In Focus: Jorge Acha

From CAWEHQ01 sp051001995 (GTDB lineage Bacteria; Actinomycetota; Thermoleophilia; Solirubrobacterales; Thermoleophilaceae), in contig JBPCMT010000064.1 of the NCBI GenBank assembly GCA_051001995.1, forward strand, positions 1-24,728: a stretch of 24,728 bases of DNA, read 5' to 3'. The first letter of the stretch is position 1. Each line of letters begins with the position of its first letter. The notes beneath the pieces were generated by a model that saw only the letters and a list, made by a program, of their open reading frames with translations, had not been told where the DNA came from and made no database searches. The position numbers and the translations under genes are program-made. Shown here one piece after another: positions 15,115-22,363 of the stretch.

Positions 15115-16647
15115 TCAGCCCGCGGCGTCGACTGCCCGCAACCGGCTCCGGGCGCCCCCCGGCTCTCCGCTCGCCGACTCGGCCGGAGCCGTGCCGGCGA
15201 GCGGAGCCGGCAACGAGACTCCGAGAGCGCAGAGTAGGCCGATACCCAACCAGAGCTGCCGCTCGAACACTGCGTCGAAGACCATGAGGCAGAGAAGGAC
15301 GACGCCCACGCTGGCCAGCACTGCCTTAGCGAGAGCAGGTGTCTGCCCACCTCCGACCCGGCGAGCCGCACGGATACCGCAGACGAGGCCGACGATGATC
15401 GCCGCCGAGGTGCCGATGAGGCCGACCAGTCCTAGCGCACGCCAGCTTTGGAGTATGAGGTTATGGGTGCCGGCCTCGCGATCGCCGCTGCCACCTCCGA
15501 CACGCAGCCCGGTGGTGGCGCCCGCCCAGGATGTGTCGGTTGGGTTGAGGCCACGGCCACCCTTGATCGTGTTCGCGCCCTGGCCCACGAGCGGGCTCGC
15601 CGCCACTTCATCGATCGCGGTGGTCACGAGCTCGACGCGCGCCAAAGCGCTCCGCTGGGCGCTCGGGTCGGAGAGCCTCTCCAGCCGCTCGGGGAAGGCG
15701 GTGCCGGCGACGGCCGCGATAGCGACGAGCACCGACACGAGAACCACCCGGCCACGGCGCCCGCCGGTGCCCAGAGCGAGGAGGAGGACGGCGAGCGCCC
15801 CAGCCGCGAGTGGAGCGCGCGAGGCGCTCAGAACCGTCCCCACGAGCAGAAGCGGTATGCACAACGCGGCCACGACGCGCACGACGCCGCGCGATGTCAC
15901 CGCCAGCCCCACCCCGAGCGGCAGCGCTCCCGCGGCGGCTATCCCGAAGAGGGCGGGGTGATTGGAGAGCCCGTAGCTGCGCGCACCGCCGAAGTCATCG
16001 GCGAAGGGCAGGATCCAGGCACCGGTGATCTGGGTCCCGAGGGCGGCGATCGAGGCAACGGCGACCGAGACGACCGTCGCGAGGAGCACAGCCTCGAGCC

In the history of cinema there are venerable names and golden eras as well as footnotes and forgotten names. Among the latter is the Argentine filmmaker Jorge Acha, who died at the age of 49. He was an exceptional painter, wrote about cinema and made three remarkable feature films between 1986 and 1992. The syntax of these works breaks completely with classical linearity and aesthetic measure. Instead, his films combine various episodes that can be associated with a specific situation: the imprisonment of a political prisoner (HABEAS CORPUS), the lunacy of a nationalist project (STANDARD), and the journey into the jungle in search of knowledge (MBURUCUYÁ). In all three cases, the actual story turns out to be an unfulfilled promise, and is superimposed by a sensual intensity that primarily serves to express the emotions of the protagonists. The name of Jorge Acha is usually missing in encyclopedias and in Argentinean or Latin-American film lessons. He is one of the greatest secrets of Argentine cinema. His premature death also meant the premature end to a body of work that could have been of great influence. In any case, its relevance is evidenced by its formal sophistication and the unique conceptual interests expressed therein.